Renew your subscription
 
 
Health // Doctor in the House
Rasa Fournier

Hi-tech Root Canal Therapy

Dr. Noz Yamauchi
Board certified endodontist and president/owner of Island Endodontics

Where did you receiving your schooling and training?

I went to dental school at the University of North Carolina and then went on to complete my residency with a combined master’s program that took three years, also at the University of North Carolina.

A year later, I completed and received my board certification by the American Board of Endodontics. Board certification is the highest level of certification in the specialty, and there are only a few here in Hawaii.

How long have you been in practice?

I have been practicing in Hawaii for three years.

What is an endodontist?

An endodontist is a dentist who has completed specialty training in endodontics, which deals with the treatment of root canals. Any dentist can perform root canals, but an endodontist has had additional training in the field.

When does a person need a root canal?

Typically, when bacteria and other microorganisms enter the root canal spaces inside the root of a tooth, it can lead to inflammation and infection. This can result in a great deal of discomfort. Sometimes there is no pain, but an abscess may have formed in the bone under the root of a tooth.

What are the symptoms that indicate there is a problem tooth?

There may be pain to temperature, cold and hot, that is very sensitive and may linger, and there may be spontaneous pain that aches and radiates throughout the face. Sometimes there is no discomfort, but findings of infection, such as an abscess, around the roots of teeth on a radiograph.

What happens during a root canal?

The main goal is to eliminate the bacteria and other microorganisms that infect the root canals and surrounding bone of the teeth. Typically the tooth is anesthetized or numbed, and the canal spaces where the bacteria have caused disease are carefully cleaned. This may be done in one visit, but may take a few appointments based on the extent of the infection. We create a small access through the top of the tooth and clean out the canals. If the infection in the bone does not heal after the root canal, then we also can access the infection through the side with minor gum surgery, typically called endodontic surgery or apicoectomy.

You mentioned new technology that you use to help with the procedure and put the patient at ease. Can you describe the latest technological advancements?

One of the most important things we use is a dental operating microscope. This allows us to see things at much higher magnification so that we can work more precisely when performing root canal therapy. We have digital cameras attached to our microscope and take pictures of all our treatments so that we can show our patients and referring dentists what exactly we are doing. I believe showing our patients through X-rays and clinical pictures allows them to understand and appreciate the care we are providing.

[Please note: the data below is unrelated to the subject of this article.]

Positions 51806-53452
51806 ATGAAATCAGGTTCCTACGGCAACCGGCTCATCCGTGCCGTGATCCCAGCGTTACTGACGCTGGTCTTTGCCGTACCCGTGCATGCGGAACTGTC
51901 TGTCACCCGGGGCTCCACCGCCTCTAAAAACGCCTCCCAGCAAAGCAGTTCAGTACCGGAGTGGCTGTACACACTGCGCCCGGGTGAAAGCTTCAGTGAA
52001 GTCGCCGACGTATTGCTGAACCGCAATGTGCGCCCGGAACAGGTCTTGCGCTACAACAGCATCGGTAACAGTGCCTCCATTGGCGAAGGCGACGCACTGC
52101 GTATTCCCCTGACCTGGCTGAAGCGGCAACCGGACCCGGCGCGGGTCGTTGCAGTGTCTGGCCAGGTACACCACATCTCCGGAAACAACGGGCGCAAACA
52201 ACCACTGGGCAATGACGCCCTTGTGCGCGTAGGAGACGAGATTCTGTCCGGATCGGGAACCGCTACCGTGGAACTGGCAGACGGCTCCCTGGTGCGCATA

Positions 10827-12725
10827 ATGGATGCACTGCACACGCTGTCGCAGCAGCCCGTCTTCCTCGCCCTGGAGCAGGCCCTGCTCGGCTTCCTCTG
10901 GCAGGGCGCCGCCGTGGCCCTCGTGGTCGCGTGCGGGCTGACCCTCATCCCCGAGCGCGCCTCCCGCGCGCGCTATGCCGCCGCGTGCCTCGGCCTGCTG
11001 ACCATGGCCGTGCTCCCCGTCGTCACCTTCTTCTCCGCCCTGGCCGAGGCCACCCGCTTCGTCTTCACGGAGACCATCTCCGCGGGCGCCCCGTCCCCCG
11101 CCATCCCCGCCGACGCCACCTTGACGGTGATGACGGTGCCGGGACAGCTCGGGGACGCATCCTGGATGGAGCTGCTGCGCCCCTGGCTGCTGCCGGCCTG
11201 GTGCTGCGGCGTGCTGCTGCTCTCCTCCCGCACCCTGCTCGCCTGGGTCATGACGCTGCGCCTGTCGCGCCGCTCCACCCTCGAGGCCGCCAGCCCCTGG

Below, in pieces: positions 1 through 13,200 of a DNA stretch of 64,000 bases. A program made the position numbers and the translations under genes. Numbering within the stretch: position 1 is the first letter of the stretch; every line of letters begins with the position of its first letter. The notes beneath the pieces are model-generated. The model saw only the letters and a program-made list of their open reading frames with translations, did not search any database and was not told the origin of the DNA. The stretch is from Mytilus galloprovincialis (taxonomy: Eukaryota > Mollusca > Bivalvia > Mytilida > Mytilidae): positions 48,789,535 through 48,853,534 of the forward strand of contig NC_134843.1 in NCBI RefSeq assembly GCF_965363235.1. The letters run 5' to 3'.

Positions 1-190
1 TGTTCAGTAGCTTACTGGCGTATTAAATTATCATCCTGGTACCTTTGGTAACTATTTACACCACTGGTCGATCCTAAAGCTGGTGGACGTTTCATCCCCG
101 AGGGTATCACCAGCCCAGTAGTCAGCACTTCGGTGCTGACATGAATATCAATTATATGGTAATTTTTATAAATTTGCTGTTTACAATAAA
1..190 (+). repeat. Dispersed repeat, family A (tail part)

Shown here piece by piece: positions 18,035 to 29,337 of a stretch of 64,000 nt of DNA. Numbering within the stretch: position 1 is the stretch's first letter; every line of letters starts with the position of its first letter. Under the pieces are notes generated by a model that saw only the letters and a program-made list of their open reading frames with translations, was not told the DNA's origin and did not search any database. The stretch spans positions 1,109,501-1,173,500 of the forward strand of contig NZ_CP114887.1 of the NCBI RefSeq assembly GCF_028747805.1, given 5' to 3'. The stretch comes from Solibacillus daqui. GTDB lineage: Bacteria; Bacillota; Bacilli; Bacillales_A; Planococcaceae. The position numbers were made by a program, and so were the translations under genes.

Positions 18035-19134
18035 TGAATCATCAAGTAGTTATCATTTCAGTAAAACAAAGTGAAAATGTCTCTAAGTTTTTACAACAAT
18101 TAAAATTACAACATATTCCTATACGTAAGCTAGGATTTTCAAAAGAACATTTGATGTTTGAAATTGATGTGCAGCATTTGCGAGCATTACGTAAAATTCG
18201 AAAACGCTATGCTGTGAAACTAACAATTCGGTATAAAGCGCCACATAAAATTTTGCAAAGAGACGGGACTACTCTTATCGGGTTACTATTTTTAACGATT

We use the microscope from start to finish, and this is very important to be able to provide the highest quality care. Our assistants also are trained to use a microscope that is attached to the doctor’s so that they can work as a team to provide the best treatment.

We also have a dental CT imaging machine called a CBCT. This allows us to visualize the structures in 3-D rather than the conventional 2-D X-rays. This has significantly improved our ability to diagnose and treat our patients.

Anything else you’d like to add?

Most people have this idea that root canals are very painful and scary. We actually get people out of pain and treat their infection. Once we have given local anesthesia, “numbing,” you shouldn’t feel anything during the treatment. And afterward, most patients don’t need to take any pain medication.

What are some preventative measures a person can practice to avoid needing a root canal?

The best thing to prevent needing a root canal is to avoid allowing a cavity to form and get deep inside the tooth. Getting normal checkups, brushing, flossing and using fluoride rinses are all things that can help.

Can you talk about your volunteer work that helps the underserved?

I volunteer, providing free dental care at Aloha Medical Mission for the underserved. I think it’s important to give back to the community and this is a great way to do that. I also teach endodontics for residents at the Kokua Kalihi Valley dental health care clinic.

MidWeek Newsletter
2013-2014 Ilima Awards
EVENTS CALENDAR
Community